Originally posted by norfolk_tom View Post
            I'm wondering anybody; if the inventory didnt exist on the date that the tenancy agreement was signed then is this clause applicable?
            That may depend upon the precise wording of the clause. Apart from that, the important point is whether the inventory was agreed, rather than when it was agreed.


              Hi Lawcruncher.

              Clause reads:

              "Having replaced the landlord's items in the same areas of the premises as at commencement of the tenancy, to coperate in the checking of any Inventory and or Schedule of Condition and to pay, or be liable to pay £50 plus VAT at the prevailing rate for the checking of any Inventory and or Schedule of condition."

              The inventory was agreed in that I replied including a schedule of amendments and said if i didn't hear back within 7days I'd assume they'd accept my amendments.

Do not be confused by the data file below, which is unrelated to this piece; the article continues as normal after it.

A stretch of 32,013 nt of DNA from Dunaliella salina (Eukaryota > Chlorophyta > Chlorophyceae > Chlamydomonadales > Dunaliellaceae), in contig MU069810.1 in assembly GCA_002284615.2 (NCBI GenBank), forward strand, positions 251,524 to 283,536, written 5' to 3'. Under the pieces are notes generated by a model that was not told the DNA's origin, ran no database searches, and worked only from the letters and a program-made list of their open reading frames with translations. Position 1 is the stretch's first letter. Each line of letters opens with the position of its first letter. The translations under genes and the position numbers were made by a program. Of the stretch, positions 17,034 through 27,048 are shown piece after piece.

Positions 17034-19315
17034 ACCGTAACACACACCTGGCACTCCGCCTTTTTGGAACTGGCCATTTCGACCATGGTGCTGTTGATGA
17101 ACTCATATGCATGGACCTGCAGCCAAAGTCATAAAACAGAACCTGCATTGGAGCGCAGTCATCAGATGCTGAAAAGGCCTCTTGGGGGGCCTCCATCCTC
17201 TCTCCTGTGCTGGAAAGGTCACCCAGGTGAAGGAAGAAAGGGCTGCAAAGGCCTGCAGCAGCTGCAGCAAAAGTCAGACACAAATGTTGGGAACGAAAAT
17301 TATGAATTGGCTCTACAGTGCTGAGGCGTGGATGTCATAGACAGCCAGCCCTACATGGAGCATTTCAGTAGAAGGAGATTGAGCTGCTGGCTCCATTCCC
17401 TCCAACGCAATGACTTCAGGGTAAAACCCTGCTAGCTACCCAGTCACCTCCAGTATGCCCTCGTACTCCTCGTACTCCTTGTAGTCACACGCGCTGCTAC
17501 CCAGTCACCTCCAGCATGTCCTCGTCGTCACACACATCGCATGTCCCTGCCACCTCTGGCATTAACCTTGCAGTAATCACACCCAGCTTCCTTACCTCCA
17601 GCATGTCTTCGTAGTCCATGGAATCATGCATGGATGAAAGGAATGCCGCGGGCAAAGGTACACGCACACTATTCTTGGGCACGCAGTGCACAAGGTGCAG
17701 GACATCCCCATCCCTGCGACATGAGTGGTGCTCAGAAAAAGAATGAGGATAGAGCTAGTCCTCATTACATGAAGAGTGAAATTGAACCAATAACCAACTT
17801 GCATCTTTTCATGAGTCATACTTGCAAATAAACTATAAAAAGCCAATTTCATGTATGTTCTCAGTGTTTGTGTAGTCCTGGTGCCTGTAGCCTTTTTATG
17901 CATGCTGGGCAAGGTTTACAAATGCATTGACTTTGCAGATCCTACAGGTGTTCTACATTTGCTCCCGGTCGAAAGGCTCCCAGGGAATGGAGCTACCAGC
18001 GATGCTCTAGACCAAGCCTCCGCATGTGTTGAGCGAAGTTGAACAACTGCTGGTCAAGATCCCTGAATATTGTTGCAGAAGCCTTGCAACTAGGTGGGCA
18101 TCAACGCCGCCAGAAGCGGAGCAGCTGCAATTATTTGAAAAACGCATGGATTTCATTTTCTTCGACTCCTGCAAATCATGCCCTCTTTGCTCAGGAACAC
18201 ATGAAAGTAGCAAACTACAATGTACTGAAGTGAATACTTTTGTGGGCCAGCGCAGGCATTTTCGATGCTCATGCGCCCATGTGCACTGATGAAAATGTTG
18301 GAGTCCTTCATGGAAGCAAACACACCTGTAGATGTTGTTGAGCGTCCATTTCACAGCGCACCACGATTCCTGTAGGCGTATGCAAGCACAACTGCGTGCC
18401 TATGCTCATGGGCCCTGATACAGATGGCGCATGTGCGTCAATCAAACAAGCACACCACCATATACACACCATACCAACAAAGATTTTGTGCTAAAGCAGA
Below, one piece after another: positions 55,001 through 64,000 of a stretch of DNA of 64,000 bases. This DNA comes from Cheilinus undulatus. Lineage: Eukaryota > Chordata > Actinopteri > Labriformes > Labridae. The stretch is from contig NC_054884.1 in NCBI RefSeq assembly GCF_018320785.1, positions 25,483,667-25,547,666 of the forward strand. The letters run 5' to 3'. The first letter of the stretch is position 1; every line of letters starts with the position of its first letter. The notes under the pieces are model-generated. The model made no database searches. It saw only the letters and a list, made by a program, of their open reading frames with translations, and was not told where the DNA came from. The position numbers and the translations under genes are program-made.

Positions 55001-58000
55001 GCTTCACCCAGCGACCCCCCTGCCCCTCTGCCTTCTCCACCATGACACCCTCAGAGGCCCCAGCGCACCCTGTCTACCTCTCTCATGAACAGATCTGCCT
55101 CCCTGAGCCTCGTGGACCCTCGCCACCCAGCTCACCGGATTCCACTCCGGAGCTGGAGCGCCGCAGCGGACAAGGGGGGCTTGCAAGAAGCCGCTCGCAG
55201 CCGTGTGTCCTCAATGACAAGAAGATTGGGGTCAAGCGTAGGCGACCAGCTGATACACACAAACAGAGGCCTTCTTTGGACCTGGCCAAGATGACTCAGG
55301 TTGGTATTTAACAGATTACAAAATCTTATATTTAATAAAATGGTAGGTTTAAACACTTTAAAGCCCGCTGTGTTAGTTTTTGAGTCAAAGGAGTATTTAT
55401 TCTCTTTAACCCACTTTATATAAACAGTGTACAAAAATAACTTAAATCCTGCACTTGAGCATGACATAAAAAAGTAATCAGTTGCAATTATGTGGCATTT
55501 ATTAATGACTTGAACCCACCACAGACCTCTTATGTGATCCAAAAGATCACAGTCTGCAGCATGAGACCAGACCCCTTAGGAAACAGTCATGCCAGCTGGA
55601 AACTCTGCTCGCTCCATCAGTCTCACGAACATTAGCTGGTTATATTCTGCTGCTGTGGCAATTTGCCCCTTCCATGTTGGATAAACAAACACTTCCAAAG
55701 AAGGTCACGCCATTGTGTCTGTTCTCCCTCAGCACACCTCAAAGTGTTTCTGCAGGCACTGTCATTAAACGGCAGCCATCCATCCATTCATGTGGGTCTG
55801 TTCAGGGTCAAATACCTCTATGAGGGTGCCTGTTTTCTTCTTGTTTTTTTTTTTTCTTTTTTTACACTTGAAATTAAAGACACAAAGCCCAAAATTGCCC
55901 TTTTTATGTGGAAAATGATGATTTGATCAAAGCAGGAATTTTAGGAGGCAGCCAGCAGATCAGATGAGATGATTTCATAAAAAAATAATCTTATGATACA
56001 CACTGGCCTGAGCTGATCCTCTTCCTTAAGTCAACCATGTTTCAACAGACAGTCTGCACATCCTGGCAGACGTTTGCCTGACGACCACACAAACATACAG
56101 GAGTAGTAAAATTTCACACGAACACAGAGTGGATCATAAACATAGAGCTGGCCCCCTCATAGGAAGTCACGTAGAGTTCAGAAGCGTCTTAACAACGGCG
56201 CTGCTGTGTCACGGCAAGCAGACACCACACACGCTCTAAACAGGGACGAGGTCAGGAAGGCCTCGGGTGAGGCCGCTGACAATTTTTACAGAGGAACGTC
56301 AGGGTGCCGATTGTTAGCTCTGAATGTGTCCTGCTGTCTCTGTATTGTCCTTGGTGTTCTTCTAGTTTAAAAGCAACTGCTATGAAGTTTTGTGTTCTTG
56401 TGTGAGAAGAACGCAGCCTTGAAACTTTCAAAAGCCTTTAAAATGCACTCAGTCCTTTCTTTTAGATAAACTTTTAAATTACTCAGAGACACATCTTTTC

I accept the inventory is now accurate, what I object to is having to pay for the priveledge of checking a document that was late and inaccurate. Surely if it wasn't provided when I signed and dated the agreement then it can't form part of the agreement?

              their cover letter on issuing the inventory talks of returning it to "finalise the tenenacy documentation" but if i've already signed and been resident for 1week before receiving the Inventory how can it form part of the documentation?


                Originally posted by norfolk_tom View Post
                what I object to is having to pay for the priveledge of checking a document that was late and inaccurate.